The odds against what happened to Richard and Crystal Williams would make the hardest-boiled bookie hedge his bets. On April 17, 1998, Williams, née Cornick, now 19, gave birth to healthy triplets. And that's just the half of it. A mere 20 months later, on Feb. 1, she did it again, beating 10 million-to-1 odds against a repeat performance. Amazingly, Williams has never taken fertility drugs, multiple births do not run in either family, and when she got pregnant the second time, the studious Goucher College freshman (now on leave) was taking birth control pills. Notes Dr. Ira Gewolb, who supervised delivery of the latest triplets at the University of Maryland's Hospital for Children: "It's more common to get hit by lightning or to win the lottery."
The Baltimore couple feel as though they've done both. "I'm still in shock," says the mother of six. "I already have gray hair at 23," adds her husband, an only child who put college on hold to drive a truck 60 hours a week to support his family. Since the birth of the second set, the media have come calling for a peek—from Today's Katie Couric to a German television show. Strangers have donated diapers—the family goes through nearly 300 a week—and the hospital where all six were born has set up a trust fund.
In the middle of all this baby bedlam, the couple got married on Feb. 5 and moved into Richard's parents' three-bedroom townhouse. Having delivered her babies just four days earlier, Williams left her own wedding reception to visit Tyree, 4 lbs. 5 oz., Tyler, 3 lbs. 13 oz., and Ariel, 5 lbs., who had to remain in the hospital for a few days longer.
The newest arrivals snuggle shoulder to shoulder in their crib while their 22-month-old brother and sisters—Richard Jr., Erin and Iman—toddle circles around their parents and charm with new phrases like "thank you" and "bless you." Blessed is how Richard feels. "What is the chance that all of them come out healthy—no heart problems, no dramas in the delivery room?" he asks. "A lot of credit goes to God."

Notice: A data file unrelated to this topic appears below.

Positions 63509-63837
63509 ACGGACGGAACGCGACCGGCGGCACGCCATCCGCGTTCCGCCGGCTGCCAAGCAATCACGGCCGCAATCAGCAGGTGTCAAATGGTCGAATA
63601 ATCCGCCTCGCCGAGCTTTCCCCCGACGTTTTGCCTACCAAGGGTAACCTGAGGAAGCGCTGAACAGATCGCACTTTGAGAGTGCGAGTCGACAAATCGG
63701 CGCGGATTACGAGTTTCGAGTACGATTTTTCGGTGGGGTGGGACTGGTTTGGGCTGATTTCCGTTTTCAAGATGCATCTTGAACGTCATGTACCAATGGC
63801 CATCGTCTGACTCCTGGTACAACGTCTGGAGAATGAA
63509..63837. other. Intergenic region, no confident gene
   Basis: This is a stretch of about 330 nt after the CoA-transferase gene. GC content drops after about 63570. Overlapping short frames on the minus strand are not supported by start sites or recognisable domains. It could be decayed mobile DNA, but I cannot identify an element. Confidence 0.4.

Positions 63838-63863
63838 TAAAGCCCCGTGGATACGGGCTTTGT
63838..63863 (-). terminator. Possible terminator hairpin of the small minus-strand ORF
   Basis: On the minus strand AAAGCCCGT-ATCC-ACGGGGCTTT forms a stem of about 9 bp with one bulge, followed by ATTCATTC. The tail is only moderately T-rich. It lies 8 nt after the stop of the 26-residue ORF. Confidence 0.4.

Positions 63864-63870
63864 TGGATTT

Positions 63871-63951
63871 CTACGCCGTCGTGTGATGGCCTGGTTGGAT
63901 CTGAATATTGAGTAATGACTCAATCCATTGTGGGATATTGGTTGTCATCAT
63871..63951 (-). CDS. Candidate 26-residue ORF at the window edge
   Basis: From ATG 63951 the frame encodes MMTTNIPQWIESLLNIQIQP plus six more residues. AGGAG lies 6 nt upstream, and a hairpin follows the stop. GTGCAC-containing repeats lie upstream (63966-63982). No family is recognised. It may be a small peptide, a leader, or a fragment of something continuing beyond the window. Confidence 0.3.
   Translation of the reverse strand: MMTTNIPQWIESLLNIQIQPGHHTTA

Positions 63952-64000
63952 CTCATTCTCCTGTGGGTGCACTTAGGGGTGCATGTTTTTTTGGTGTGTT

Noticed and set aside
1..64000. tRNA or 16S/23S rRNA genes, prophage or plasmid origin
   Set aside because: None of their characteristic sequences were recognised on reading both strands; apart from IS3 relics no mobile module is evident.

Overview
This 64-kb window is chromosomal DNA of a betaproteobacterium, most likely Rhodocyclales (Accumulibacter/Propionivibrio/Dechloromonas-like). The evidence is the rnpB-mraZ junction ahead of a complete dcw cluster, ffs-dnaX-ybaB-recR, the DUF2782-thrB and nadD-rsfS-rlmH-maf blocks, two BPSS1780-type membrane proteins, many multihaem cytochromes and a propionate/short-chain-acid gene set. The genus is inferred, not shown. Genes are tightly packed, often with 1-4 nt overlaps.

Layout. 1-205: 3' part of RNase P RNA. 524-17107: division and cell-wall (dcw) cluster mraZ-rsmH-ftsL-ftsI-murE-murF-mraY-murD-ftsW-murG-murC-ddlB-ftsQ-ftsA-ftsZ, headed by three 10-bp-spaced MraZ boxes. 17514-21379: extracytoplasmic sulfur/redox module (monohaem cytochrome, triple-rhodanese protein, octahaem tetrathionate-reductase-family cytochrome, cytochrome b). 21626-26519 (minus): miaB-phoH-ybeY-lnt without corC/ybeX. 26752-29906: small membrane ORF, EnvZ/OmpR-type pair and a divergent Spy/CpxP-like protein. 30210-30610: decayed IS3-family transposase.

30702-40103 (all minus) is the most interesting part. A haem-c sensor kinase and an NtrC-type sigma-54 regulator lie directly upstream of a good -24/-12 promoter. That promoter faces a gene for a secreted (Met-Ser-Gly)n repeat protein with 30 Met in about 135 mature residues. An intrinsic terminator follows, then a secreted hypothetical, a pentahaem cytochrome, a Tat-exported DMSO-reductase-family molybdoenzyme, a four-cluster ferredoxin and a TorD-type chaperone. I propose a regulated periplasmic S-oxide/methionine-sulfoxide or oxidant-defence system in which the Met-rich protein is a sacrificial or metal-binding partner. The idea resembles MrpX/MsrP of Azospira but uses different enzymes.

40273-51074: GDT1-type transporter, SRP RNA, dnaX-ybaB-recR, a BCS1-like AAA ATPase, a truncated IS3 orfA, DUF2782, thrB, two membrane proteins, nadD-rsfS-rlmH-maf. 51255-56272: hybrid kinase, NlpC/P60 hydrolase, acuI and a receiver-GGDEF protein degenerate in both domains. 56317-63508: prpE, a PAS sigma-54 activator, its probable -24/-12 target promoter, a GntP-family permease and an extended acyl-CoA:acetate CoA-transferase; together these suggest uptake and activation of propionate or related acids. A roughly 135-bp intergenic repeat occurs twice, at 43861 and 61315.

But the day-to-day responsibility falls to the young couple—and to their supportive parents. Williams is a special young woman, says Dr. Gewolb: "Here's a mom who is going to school, really wants to finish, is serious about it. And Richard is committed to her."
The pair began dating in the summer of 1997 after meeting at a mall bus stop. That December, Williams, an honors student at the all-girl Western Senior High School, discovered she was pregnant. "The doctor gave me a sonogram and said not only are you 16½ weeks pregnant," she recalls, "but you're going to have twins." Look closer, Doc. A month later, a second sonogram spotted a third baby. Williams, who had already sent out college applications, did not take the news well. Neither did her mother. This was, after all, the dutiful daughter who had missed only four days of school since kindergarten and planned to become a financial analyst. She tried to keep her pregnancy a secret. "A lot of people put you down, and that's not right," she says. "It's like, don't assume I'm not going to do anything with my life."
When she discovered she had won the trifecta again, everyone was incredulous. "I started lighting cigarette after cigarette," says her mother, Phyllis Jones, 47. "Then I thought, 'Oh well, we've got three, we'll just have three more.' "
Her daughter is determined to return to school someday. Meanwhile, Williams dreams about spending a few hours with her husband. "We haven't been to a movie since last summer," she says wistfully. And that time, she adds, "Richard fell asleep." Who could blame him?
Joanna Blonska in Baltimore
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